Sculptor Antonio Canova was born on this day in 1757 in Possagno in the hills near Asolo in the Veneto.  He became famous for creating lifelike figures, possessing the ability to make the marble he worked with resemble nude flesh. One of his masterpieces is the group, The Three Graces, now in the Victoria and Albert museum in London.  Canova’s father and grandfather were both stone cutters and his grandfather taught him to draw at an early age.  The noble Falier family of Venice took an interest in Canova’s talent and brought him to the city to learn his trade in the workshop of Giuseppe Bernardi.  Canova also studied anatomy, history and languages and later moved to work in Rome. His first big success was his funerary monument to Clement XIV, which was inaugurated in the Basilica dei Santi Apostoli.  The sculptor travelled to France and England and when he returned to Italy was made Marquis of Ischia and given an annual pension.  He died in Venice at the age of 64 and was buried in Tempio Canova in Possagno, the town of his birth.  Canova’s heart was interred in a marble pyramid he had designed as a mausoleum for the painter, Titian, in the Frari church in Venice.  Read more…


Giulio Romano – artist and architect

Painter from Rome left his mark on Mantua

Giulio Romano, who was the principal heir to the artist Raphael and one of the most important initiators of the Mannerist style of painting, died on this day in 1546 in Mantua.  He is most remembered for his masterpiece, the Palazzo del Te, built on the outskirts of Mantua as a pleasure palace for the Gonzaga family, which was designed, constructed and decorated entirely by him and his pupils.  The artist had been born in Rome some time in the 1490s and was given the name Giulio di Pietro di Filippo de’ Gianuzzi. He was known originally as Giulio Pippi, but later was referred to as Giulio Romano because of where he was born.  Giulio was apprenticed to Raphael when still a child and worked on the frescos in the Vatican loggias to designs by Raphael. He also collaborated with him on the decoration of the ceiling in the Villa Farnesina.  He became so important in the workshop that on Raphael’s death in 1520 he was named as one of the master’s chief heirs and he also became his principal artistic executor, completing a number of Raphael’s works, including the Transfiguration.  His own works from this time, such as the Madonna and Saints and the Stoning of St Stephen, both completed in 1523, show he had developed a highly personal style of painting.  Read more…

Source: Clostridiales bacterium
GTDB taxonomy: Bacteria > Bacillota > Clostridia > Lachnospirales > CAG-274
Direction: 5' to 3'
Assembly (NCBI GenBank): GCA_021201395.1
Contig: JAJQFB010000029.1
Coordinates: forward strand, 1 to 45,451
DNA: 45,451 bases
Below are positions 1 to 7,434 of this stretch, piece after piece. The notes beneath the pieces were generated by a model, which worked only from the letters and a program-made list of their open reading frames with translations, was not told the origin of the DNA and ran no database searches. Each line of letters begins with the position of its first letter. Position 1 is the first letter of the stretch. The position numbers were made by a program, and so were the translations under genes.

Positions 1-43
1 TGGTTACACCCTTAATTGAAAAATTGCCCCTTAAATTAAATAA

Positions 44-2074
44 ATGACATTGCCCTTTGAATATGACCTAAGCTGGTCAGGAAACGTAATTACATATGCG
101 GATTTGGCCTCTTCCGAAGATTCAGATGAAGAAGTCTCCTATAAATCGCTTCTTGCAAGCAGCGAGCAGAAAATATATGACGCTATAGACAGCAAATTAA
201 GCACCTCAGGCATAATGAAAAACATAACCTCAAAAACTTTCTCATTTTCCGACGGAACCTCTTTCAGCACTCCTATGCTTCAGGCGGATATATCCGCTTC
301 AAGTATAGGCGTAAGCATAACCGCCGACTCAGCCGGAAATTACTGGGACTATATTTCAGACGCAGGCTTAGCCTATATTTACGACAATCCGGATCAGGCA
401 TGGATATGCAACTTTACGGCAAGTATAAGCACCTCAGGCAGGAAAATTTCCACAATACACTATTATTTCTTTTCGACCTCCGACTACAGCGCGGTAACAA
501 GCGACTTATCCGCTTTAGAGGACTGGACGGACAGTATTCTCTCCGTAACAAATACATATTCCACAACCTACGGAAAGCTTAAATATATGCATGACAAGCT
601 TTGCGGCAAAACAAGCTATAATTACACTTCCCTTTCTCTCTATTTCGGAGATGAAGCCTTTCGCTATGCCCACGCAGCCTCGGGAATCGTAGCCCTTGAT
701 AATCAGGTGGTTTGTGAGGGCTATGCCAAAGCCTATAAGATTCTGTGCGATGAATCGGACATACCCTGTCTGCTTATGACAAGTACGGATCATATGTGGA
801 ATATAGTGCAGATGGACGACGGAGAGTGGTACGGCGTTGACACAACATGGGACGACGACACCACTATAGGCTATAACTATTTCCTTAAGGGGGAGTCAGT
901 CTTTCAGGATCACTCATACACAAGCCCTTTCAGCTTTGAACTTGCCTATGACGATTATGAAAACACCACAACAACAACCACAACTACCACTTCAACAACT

Book of the Day: Michelangelo: His Epic Life, by Martin Gayford

There was an epic sweep to Michelangelo's life. At 31 he was considered the finest artist in Italy, perhaps the world; long before he died at almost 90 he was widely believed to be the greatest sculptor or painter who had ever lived (and, by his enemies, to be an arrogant, uncouth, swindling miser). For decade after decade, he worked near the dynamic centre of events: the vortex at which European history was changing from Renaissance to Counter Reformation. Few of his works - including the huge frescoes of the Sistine Chapel Ceiling, the marble giant David and The Last Judgment - were small or easy to accomplish. Like a hero of classical mythology - such as Hercules, whose statue Michelangelo carved in his youth - he was subject to constant trials and labours. In Michelangelo: His Epic Life, Martin Gayford describes what it felt like to be Michelangelo Buonarroti, and how he transformed forever our notion of what an artist could be.

Martin Gayford has been art critic for the Spectator and the Sunday Times, and Chief European Art Critic for Bloomberg.  Artists he has written about included David Hockney, Lucian Freud, Constable, Van Gogh and Gauguin.  He lives in Cambridge, England.